Visit your health care professional for regular checks on your progress. Tell your health care professional if symptoms do not start to get better or if they get worse. Do not stop taking except on your health care professional's advice. You may develop a severe reaction. Your health care professional will tell you how much medicine to take.

This medicine may cause serious skin reactions. They can happen weeks to months after starting the medicine. Contact your health care provider right away if you notice fevers or flu-like symptoms with a rash. The rash may be red or purple and then turn into blisters or peeling of the skin. Or, you might notice a red rash with swelling of the face, lips or lymph nodes in your neck or under your arms.

Patients and their families should watch out for new or worsening thoughts of suicide or depression. Also watch out for sudden changes in feelings such as feeling anxious, agitated, panicky, irritable, hostile, aggressive, impulsive, severely restless, overly excited and hyperactive, or not being able to sleep. If this happens, especially at the beginning of treatment or after a change in dose, call your health care provider.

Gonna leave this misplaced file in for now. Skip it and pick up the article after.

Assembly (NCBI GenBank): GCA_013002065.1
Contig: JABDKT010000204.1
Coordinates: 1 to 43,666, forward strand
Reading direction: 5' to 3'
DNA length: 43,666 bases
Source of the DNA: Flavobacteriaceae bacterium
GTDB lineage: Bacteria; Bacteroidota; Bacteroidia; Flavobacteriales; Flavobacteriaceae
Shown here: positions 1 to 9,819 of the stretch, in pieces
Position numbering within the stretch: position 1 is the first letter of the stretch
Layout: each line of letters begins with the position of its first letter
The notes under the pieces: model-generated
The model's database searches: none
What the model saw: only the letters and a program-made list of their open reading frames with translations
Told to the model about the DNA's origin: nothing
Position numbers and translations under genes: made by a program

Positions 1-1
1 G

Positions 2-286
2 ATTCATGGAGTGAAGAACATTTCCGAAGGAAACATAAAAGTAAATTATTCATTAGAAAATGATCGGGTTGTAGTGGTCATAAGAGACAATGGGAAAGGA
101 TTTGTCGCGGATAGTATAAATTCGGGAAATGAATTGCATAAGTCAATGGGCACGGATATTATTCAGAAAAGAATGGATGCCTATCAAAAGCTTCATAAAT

This medicine may increase blood sugar. Ask your health care provider if changes in diet or medicines are needed if you have diabetes.

You may get drowsy or dizzy. Do not drive, use machinery, or do anything that needs mental alertness until you know how this medicine affects you. Do not stand or sit up quickly, especially if you are an older patient. This reduces the risk of dizzy or fainting spells. Alcohol may interfere with the effect of this medicine. Avoid alcoholic drinks.

Your mouth may get dry. Chewing sugarless gum or sucking hard candy, and drinking plenty of water may help. Contact your doctor if the problem does not go away or is severe.

This drug can cause problems with controlling your body temperature. It can lower the response of your body to cold temperatures. If possible, stay indoors during cold weather. If you must go outdoors, wear warm clothes. It can also lower the response of your body to heat. Do not overheat. Do not over-exercise. Stay out of the sun when possible. If you must be in the sun, wear cool clothing. Drink plenty of water. If you have trouble controlling your body temperature, call your health care provider right away.

NOTE:This sheet is a summary. It may not cover all possible information. If you have questions about this medicine, talk to your doctor, pharmacist, or health care provider. Copyright© 2020 Elsevier